LONDON - The International Olympic Committee will convene a special conference of medical experts to draw up guidelines for dealing with "ambiguous" gender cases in the wake of South African runner Caster Semenya's sex test controversy.
IOC medical commission chairman Arne Ljungqvist told The Associated Press on Tuesday that his panel will organize a symposium in Florida in January to look at gender issues and advise sports bodies how to respond.
"Sometimes you come across cases that are uncertain and ambiguous, and it changes from being a sports matter to a medical matter," Ljungqvist said. "That's where we need to have a review."
The move comes amid intense international scrutiny on Semenya, the 18-year-old athlete who won the women's 800 metres at the world championships in Berlin in August.
The International Association of Athletics Federations is reviewing gender test results to determine whether Semenya is eligible to compete as a woman. The IAAF has refused to confirm or deny Australian media reports that the tests indicate Semenya has both male and female sex organs.
Ljungqvist said the IOC would have reviewed gender issues in any case, as 10 years have passed since the committee did away with mandatory gender testing at the Olympics. But he said the Semenya case has pushed the IOC to move now.
"When the Semenya case came up with all the publicity around her, and her integrity was violated, we felt perhaps it is time to review and make clearer guidelines of what to do in those ambiguous cases," the Swedish official said in a telephone interview. "The timing is appropriate."
The IOC will seek common scientific ground on "intersex" cases, where a person has ambiguous sexual characteristics. This can mean getting the athlete to receive medical treatment, including possible hormone therapy.
"Our intention is to look at the state-of-the-art science and see what we should recommend to sport when it comes to cases like that," Ljungqvist said. "The general recommendation is obvious - they should be treated as medical cases in compliance with up-to-date procedures. But we have to be more specific in telling the sports people what that actually means and what they should do."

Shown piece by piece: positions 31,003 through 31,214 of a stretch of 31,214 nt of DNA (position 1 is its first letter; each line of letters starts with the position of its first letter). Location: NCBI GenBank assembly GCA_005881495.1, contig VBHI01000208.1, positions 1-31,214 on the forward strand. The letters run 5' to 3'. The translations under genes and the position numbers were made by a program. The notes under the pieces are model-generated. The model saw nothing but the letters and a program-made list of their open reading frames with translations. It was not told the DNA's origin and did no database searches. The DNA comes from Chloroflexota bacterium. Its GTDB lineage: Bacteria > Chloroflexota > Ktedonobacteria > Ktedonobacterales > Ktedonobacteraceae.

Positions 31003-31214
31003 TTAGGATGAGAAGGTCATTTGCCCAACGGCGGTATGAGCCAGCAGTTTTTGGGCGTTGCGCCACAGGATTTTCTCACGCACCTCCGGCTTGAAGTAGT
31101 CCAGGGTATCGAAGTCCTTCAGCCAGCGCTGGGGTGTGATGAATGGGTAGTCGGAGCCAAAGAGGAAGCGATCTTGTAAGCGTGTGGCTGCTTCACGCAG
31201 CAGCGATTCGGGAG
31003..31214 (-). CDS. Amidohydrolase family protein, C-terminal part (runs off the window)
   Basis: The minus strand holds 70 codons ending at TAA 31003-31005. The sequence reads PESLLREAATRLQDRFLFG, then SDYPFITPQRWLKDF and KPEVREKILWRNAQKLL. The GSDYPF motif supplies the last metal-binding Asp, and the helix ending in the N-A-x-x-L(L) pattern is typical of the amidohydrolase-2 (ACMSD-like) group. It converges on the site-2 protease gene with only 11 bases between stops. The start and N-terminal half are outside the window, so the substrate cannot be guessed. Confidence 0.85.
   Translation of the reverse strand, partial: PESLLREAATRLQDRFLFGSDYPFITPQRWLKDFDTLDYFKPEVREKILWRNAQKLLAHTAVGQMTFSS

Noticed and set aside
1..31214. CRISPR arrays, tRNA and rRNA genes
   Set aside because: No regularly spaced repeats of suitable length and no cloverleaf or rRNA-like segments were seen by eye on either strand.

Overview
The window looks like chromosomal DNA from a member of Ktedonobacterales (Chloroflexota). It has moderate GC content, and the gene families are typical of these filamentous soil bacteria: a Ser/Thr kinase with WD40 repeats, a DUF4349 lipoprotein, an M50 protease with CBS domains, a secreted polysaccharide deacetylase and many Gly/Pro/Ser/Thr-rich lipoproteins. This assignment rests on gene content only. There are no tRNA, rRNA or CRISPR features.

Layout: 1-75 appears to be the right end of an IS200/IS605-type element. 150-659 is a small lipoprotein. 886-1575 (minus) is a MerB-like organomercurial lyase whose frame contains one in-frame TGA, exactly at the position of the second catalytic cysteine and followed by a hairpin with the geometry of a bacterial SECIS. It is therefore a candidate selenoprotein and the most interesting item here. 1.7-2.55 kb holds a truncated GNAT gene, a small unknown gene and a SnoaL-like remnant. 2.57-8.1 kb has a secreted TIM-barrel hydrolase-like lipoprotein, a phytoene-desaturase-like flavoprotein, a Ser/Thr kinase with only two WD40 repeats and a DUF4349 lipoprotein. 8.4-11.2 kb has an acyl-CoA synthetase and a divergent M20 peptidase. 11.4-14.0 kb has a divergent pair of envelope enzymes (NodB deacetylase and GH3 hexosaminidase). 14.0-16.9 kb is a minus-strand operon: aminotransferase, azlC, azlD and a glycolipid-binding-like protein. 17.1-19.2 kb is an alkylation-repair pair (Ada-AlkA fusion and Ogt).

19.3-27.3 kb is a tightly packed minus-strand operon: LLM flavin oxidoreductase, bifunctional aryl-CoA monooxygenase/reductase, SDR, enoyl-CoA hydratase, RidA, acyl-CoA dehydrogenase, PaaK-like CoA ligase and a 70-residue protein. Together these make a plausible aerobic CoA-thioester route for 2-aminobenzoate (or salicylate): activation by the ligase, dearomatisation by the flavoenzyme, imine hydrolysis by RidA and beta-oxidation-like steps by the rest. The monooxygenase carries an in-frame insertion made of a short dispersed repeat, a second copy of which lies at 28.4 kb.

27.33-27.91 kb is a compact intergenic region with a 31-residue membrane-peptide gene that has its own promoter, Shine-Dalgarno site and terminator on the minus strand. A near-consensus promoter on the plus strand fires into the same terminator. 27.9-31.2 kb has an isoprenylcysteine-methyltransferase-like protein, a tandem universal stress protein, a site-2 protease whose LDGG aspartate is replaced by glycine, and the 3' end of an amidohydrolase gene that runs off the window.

Ljungqvist said the IOC, IAAF and other sports bodies have faced similar cases before, but they have been kept secret in line with medical confidentiality. The Semenya case, on the other hand, has been played out in public after news leaked out during the Berlin championships that she had been ordered to undergo testing.
"It's highly unfortunate," Ljungqvist said. "These cases should be confidential. They are private matters and should not be displayed openly. The one who suffers is the person and the person has done nothing wrong. This may be part of our discussion - how to avoid this type of public knowledge."
The IOC used to carry out mandatory gender exams at the Olympics, but they were dropped before the 2000 Sydney Games because the screening process - chromosome testing - was deemed unscientific and unethical. The IOC now has a special medical panel on site at the Games that can intervene if necessary.
The IOC symposium - to be attended by 10-15 scientists and sports federation doctors - will take place in conjunction with the 2nd World Conference on Hormonal and Genetic Basis of Sexual Differentiation Disorders, from Jan. 15-17 in Miami Beach.
The meeting will be funded by the IOC with possible assistance from the IAAF, Ljungqvist said.